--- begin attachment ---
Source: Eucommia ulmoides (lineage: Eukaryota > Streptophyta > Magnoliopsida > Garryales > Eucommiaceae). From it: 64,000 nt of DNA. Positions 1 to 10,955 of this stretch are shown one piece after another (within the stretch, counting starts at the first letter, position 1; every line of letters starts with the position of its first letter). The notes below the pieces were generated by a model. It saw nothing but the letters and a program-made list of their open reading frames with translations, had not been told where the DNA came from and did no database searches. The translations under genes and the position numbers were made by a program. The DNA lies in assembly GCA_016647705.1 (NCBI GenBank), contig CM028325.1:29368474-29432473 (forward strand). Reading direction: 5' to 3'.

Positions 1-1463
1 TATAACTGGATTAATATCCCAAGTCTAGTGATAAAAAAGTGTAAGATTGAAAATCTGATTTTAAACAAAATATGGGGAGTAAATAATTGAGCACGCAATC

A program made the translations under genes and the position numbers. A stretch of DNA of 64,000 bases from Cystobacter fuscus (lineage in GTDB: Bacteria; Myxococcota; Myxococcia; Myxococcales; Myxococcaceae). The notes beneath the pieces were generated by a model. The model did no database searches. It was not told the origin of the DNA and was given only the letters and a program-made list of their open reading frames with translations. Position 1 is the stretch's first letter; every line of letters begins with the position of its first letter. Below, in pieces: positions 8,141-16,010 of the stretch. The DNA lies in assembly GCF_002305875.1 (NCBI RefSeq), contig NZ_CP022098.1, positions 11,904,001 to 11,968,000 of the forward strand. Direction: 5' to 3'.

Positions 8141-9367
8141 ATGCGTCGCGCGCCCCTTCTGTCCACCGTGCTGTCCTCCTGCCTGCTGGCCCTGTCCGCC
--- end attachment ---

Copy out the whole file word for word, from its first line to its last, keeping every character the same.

Source: Eucommia ulmoides (lineage: Eukaryota > Streptophyta > Magnoliopsida > Garryales > Eucommiaceae). From it: 64,000 nt of DNA. Positions 1 to 10,955 of this stretch are shown one piece after another (within the stretch, counting starts at the first letter, position 1; every line of letters starts with the position of its first letter). The notes below the pieces were generated by a model. It saw nothing but the letters and a program-made list of their open reading frames with translations, had not been told where the DNA came from and did no database searches. The translations under genes and the position numbers were made by a program. The DNA lies in assembly GCA_016647705.1 (NCBI GenBank), contig CM028325.1:29368474-29432473 (forward strand). Reading direction: 5' to 3'.

Positions 1-1463
1 TATAACTGGATTAATATCCCAAGTCTAGTGATAAAAAAGTGTAAGATTGAAAATCTGATTTTAAACAAAATATGGGGAGTAAATAATTGAGCACGCAATC

A program made the translations under genes and the position numbers. A stretch of DNA of 64,000 bases from Cystobacter fuscus (lineage in GTDB: Bacteria; Myxococcota; Myxococcia; Myxococcales; Myxococcaceae). The notes beneath the pieces were generated by a model. The model did no database searches. It was not told the origin of the DNA and was given only the letters and a program-made list of their open reading frames with translations. Position 1 is the stretch's first letter; every line of letters begins with the position of its first letter. Below, in pieces: positions 8,141-16,010 of the stretch. The DNA lies in assembly GCF_002305875.1 (NCBI RefSeq), contig NZ_CP022098.1, positions 11,904,001 to 11,968,000 of the forward strand. Direction: 5' to 3'.

Positions 8141-9367
8141 ATGCGTCGCGCGCCCCTTCTGTCCACCGTGCTGTCCTCCTGCCTGCTGGCCCTGTCCGCC